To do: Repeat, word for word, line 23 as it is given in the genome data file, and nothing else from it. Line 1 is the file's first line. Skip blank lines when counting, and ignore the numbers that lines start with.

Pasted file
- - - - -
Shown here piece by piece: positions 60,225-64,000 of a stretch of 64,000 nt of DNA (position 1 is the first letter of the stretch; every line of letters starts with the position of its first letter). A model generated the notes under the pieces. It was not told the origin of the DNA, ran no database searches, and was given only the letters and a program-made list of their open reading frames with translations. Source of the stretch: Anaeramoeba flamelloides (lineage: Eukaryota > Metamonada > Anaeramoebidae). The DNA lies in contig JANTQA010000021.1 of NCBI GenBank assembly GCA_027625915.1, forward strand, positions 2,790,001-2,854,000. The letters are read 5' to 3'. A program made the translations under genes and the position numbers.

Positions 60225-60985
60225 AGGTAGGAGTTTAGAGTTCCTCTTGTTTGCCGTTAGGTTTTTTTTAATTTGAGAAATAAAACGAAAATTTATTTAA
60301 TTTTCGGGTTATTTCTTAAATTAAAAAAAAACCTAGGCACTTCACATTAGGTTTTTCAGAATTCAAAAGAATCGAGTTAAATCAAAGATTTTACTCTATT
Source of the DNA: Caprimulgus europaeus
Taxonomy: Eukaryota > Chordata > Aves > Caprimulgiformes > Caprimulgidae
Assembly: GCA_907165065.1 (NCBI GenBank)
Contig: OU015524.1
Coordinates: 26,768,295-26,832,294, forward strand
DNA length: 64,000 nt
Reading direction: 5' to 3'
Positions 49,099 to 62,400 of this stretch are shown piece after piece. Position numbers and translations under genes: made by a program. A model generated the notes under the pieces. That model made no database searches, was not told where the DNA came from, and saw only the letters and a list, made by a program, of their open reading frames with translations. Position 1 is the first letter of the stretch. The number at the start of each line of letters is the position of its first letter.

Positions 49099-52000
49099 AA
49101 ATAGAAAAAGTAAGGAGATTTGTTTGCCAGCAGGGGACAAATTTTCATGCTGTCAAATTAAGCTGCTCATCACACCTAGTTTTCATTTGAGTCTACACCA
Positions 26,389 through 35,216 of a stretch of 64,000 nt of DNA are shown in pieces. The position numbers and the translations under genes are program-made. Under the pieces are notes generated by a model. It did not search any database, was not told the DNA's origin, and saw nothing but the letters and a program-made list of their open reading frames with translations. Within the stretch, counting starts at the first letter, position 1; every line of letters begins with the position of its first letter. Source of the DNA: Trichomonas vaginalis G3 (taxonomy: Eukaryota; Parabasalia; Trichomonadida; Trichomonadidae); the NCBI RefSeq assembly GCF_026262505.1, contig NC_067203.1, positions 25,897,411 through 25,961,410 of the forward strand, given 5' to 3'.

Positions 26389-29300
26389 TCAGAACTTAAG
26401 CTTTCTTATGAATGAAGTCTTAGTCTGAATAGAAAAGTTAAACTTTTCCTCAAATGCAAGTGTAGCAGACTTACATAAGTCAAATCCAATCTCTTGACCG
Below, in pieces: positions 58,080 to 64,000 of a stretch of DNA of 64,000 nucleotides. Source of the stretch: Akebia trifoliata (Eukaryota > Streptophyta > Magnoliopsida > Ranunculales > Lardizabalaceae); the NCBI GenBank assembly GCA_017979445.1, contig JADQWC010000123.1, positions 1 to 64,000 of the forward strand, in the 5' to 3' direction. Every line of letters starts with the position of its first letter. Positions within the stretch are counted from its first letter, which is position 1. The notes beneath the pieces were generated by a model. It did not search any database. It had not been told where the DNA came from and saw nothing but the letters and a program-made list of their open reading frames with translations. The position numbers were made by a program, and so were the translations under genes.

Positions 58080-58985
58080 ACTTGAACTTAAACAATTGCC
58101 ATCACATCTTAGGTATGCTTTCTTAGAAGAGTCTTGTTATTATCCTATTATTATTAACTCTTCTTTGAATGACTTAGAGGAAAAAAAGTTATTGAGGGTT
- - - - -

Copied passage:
58101 ATCACATCTTAGGTATGCTTTCTTAGAAGAGTCTTGTTATTATCCTATTATTATTAACTCTTCTTTGAATGACTTAGAGGAAAAAAAGTTATTGAGGGTT